Environments are incredible - Even if the PS4 version's graphics weren't so great, the game's multiple environs were rendered in high-tech style befit of a futuristic cyberpunk adventure. Prague is a beautiful mix of modern tech and old European style, offering a realistic look through a window of the future.

 

There's a lot to explore, discover, and play - My playthrough of Mankind Divided lasted some 90 hours, so I got great mileage out of my experience. Of course I completed all the side quests and explored everything I could and played stealthily, so that factors into my playtime. If you plan to do a NewGame+ you might want to hold off on some quests so you have something to come back to.

 

You feel connected to characters - This game sets up its characters in the best way possible. Often you have certain themes, posters and myths forming about certain NPCs (like Talos Rucker), making your meetings with them feel all the more satisfying. But Mankind Divided does an excellent job sparking a connection to everyday people through emails and the like. It gets to the point where you feel as if you know this person just by reading their emails and pocket secretaries...and their stories are always unique and so human.

 

What's Not

 

Few FPS drops here and there - Mankind Divided ran excellently on PS4 for about 95% of the time, but there were some minor FPS drops and hiccups here and there. I didn't face any game-breaking glitches, though!

 

Fall damage is just absurd! - I didn't invest in the Icarus Landing System until far into the game for obvious reasons; the main benefit of this aug is to prevent fall death. And yes, you will die a lot from falling when you're exploring. It's bound to happen. But honestly you don't need the aug... unless you get fed up with reloading your saves from a single misstep!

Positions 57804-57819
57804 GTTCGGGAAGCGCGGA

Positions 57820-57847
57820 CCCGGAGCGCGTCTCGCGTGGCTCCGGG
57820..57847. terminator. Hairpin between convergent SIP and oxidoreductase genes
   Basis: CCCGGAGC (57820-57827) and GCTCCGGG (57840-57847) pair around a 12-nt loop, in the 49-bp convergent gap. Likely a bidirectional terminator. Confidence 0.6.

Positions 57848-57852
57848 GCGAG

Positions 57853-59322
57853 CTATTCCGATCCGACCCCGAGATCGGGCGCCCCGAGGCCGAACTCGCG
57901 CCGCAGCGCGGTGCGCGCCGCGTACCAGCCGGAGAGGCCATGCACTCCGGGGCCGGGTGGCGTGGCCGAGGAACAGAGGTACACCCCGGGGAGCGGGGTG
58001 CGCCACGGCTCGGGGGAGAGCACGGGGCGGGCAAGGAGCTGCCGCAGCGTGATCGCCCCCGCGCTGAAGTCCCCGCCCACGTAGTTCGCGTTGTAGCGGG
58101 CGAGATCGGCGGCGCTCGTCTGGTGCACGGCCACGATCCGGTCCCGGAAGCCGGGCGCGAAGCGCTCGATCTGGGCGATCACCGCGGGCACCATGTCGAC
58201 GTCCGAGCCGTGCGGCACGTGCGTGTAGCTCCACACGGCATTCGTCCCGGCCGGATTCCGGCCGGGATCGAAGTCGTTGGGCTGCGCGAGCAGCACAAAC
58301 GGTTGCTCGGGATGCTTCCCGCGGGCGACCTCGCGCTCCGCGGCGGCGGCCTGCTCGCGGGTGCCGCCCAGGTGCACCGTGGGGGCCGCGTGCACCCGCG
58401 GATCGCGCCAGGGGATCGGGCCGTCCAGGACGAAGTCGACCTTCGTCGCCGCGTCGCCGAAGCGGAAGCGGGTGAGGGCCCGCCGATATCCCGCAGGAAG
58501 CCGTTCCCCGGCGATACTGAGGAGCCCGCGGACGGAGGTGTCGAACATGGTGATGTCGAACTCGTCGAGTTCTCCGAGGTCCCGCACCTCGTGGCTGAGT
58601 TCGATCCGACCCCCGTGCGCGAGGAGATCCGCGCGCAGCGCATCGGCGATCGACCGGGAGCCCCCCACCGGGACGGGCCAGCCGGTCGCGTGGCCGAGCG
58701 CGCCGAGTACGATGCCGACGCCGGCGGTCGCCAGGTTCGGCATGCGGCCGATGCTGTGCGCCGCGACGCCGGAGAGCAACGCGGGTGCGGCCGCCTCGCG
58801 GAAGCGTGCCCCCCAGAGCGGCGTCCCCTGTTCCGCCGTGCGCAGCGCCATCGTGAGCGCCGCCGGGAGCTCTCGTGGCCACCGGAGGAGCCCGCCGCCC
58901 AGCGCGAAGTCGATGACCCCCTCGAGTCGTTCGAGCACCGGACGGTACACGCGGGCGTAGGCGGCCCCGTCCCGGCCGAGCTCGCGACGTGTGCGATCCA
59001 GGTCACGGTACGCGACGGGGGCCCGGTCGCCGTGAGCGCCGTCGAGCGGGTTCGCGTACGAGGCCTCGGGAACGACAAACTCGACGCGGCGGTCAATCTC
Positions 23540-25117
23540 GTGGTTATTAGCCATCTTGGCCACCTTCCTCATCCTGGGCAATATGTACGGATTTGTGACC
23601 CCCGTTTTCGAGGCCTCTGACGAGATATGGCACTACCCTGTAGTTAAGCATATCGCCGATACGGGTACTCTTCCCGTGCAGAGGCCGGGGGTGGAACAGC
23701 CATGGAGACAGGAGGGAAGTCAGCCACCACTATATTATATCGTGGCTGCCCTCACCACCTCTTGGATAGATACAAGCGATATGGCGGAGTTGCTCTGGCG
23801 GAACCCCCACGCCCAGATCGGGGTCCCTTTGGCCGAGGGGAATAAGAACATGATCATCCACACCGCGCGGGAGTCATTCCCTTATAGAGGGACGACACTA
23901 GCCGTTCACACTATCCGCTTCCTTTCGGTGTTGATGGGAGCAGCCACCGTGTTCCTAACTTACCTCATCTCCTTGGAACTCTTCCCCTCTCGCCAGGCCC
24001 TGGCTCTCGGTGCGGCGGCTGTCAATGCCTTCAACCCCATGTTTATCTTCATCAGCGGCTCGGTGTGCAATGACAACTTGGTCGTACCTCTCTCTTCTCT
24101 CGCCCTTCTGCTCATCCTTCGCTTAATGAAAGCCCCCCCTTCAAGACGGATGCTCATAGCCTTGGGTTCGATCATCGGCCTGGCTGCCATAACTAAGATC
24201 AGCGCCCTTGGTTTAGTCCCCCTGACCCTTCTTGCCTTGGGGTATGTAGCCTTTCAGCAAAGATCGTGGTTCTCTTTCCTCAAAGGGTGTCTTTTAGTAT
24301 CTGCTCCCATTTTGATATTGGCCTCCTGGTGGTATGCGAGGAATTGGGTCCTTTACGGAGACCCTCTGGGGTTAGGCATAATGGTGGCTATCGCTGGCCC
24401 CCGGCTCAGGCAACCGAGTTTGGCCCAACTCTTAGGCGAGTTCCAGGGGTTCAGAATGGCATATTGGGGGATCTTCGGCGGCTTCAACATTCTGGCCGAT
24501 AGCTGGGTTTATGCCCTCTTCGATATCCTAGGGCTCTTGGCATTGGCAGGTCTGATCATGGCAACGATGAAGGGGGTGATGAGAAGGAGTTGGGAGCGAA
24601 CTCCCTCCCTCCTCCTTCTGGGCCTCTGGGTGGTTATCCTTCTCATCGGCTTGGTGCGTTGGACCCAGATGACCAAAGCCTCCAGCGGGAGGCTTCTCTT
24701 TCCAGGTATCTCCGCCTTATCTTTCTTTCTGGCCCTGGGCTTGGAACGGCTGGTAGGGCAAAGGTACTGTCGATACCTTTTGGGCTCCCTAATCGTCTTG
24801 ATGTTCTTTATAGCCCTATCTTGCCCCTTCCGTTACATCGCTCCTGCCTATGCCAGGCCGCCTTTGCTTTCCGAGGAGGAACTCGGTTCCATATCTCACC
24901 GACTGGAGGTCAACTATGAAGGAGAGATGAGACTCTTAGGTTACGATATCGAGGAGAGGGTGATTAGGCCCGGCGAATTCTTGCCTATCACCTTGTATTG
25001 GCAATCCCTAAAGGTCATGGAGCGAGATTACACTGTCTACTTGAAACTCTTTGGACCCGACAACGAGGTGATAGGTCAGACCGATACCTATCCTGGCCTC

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Noteworthy things I noticed and did in Deus Ex: Mankind Divided

 

Warning: Minor plot spoilers below, but I assure you that I haven't spoiled anything major. I feel it's important to outline these moments because they actually made me feel something. Note that these are just a snippet of the moments I experienced during the game. Mankind Divided is a very deep experience.

 

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Golem City

 

Suffering at Golem - Golem City (Utelek Complex) is one of the most memorable moments in this game. If you pay attention you hear all kinds of things about the complex; how it's a haven for the destitute, how everyone fears going there. When I visited Utelek, I saw the suffering first-hand, and while I felt bad, I was also enchanted. I hadn't' really seen what I consider actual suffering depicted so well in a game; these people were shaking and begging for "pozy," whereas others lived above in third-world conditions--barely any food, severe overcrowding, police abuse, etc.

 

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Talos Rucker, Aug Messiah - I was utterly captivated how the Augs of Golem City venerated Talos Rucker as a kind of augmented messiah. They hung on to his every word, and worshipped him. Rucker restored their humanity and gave them hope, gave them a purpose, gave them an identity when their own home nations stripped their citizenship. He made them people again. It was an amazing thing to realize and to see.

 

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The Nursery - When I was exploring Golem, I found this abandoned Nursery. This place haunted me, and almost brought me to tears. You see, this was a place that the augs brought their children and babies. The woman who owned the Nursery made makeshift play areas; there was a painted slide made out of an old duct and other things. I saw little makeshift babyseats and highchairs and it nearly broke my heart.

 

I hacked the woman's computer and saw a conversation she had with Golem City's doctor. In the email chain the woman and the doctor decided to drug every woman at the complex and make them infertile, so no child had to grow up in these conditions. There's a silver lining to his story, though: Nathaniel Brown, CEO of Santeau Group, offered to take all of the children and their parents to Rabi'ah, a new complex that offered hope and salvation.

 

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The mythologizing of Rabi'ah

 

Rabi'ah was to be the Augs' new home. The Santeau Group's CEO Nathaniel Brown promised hope for the augmented, promised them a new world made up of their kind. Rabi'ah was to be the antithesis of the Utelek Complex; it was to be a haven for augs.